Australian Women's Register

An initiative of The National Foundation for Australian Women (NFAW) in conjunction with The University of Melbourne

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Exhibitions

  • Brilliant Ideas and Huge Visions: ABC Radio Australian Rural Women of the Year - 1994-1997

First International Women in Agriculture Conference (1994)

From
1 July 1994
Melbourne, Victoria, Australia
To
3 July 1994
Melbourne, Victoria, Australia

Summary

The First International Women in Agriculture Conference was held from 1 to 3 July 1994, at the University of Melbourne in Victoria. It attracted over 850 participants from 33 countries, and was the largest agricultural conference held in Australia. It was a pivotal moment in the women in agriculture movement and in the process of securing a voice in decision making for rural women, nationally and internationally.  The conference was organised by women who were active in the movement, from farmers to their supporters and advisors in government departments and non-government rural organisations. Its aims reflected the concerns of women in agriculture: to raise the profile of rural women, to increase awareness of the economic, social legal and cultural factors affecting their status, and to provide learning opportunities to develop new skills and access to information and networks. Its focus reflected women's concern with the social, environmental and cultural dimensions of agriculture, as well as the economic and production aspects, and their desire to develop and capture opportunities in world markets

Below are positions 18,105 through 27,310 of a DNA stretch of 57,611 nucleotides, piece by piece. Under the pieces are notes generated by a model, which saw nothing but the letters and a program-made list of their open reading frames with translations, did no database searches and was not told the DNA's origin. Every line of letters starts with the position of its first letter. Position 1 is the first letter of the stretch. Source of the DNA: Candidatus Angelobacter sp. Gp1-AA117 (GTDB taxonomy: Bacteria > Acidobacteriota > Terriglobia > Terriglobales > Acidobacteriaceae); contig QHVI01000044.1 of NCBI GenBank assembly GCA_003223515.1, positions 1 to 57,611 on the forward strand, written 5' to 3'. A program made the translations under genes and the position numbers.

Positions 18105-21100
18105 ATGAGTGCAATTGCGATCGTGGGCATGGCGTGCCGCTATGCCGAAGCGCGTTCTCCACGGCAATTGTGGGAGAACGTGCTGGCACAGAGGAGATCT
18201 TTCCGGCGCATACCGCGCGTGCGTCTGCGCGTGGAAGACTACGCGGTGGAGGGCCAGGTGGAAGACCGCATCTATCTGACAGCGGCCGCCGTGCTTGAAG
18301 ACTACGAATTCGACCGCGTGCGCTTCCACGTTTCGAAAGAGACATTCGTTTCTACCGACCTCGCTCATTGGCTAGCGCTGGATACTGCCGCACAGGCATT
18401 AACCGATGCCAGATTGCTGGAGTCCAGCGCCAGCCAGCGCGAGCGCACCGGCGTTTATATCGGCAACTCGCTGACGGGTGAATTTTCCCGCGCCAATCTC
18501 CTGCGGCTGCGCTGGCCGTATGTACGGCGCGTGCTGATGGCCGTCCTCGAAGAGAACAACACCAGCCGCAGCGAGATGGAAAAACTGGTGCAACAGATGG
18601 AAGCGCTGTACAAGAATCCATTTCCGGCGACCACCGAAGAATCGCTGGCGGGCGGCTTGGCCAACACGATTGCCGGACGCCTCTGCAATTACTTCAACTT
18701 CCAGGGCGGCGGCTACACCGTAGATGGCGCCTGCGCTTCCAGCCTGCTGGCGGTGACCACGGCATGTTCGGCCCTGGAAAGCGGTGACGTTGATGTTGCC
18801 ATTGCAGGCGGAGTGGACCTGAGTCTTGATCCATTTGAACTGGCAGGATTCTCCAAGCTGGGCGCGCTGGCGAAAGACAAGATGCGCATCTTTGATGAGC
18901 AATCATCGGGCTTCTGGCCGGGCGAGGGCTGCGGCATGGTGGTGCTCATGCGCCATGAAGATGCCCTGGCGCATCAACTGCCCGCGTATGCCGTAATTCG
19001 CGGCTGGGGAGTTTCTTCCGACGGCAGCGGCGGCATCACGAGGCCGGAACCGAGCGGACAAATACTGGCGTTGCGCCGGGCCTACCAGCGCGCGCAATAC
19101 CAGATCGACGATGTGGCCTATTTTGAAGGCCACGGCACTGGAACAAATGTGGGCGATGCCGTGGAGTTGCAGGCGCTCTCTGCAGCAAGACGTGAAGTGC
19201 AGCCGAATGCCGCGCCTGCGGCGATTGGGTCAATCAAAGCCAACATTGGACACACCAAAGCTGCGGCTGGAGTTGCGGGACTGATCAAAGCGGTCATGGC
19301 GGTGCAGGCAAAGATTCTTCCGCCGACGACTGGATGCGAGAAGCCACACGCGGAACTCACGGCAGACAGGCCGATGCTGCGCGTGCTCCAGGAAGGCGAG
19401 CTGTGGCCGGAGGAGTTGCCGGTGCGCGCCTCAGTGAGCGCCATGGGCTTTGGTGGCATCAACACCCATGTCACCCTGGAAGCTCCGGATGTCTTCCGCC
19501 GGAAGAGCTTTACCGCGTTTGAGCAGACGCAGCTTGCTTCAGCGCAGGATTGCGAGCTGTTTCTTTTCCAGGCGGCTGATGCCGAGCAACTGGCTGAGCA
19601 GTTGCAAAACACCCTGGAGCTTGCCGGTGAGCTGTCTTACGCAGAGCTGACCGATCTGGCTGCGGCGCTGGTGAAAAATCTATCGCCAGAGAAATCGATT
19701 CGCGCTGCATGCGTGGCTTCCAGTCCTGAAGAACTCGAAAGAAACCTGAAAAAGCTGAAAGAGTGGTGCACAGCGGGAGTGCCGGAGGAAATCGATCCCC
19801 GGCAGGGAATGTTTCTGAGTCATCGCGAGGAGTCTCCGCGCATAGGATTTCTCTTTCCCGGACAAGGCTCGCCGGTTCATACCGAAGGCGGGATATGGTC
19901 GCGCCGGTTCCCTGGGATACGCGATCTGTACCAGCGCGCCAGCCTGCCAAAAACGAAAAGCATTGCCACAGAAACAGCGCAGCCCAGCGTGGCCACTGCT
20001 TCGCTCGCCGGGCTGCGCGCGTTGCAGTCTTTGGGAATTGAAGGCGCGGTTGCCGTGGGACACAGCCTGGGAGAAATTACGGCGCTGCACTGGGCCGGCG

Details

Chronology

1980s Women in agriculture groups arose and grew through meetings, workshops, skills courses, newsletters and government support through Victorian and Federal Labor government's affirmative action policies.

1986 As the result of activism by Victorian rural women, the Rural Women's Network was set up under the auspices of the Office of Rural Affairs in the Department of Agriculture and Rural Affairs.

1991 Activist Mary Salce attended the National Farm Women's Conference in Canada, and realised that the recognition of rural women was an international issue. Fellow dairy farmer Lyn Johnson had also been exposed to the activism of American farming women.

1992 Liz Hogan, a Project Officer in the Rural Women's Network, facilitated a state-wide meeting of a group of like minded women - activists, leaders and academics - in Ballarat. Out of this meeting came the nucleus of an initially state-wide Women in Agriculture group, which was eventually constituted as the national Australian Women in Agriculture (AWiA) in 1993. In the meantime, at the instigation of Gippsland dairy farmer Mary Salce, and with the assistance of women within the Department of Agriculture and Rural Affairs, the statewide group began planning for the conference. 

A steering committee of nine women was set up, and incorporated in order to seek funding for the event. They were: Mary Salce, convenor, and Anna Lottkowitz, Ruth Liepins, Anne-Marie Tenni, Maureen Walsh, Audrey Dreschler, Jennifer North, Rosemary Grant, Lyn Johnson and Dorothy Dunn. An advisory committee consisted of women in fourteen government and on-government bodies, including the Australian Wheat Board, the Rural Women's Reference Group, the Country Women's Association and the Sydney Myer fund. The core organisation involved forty-seven women overall.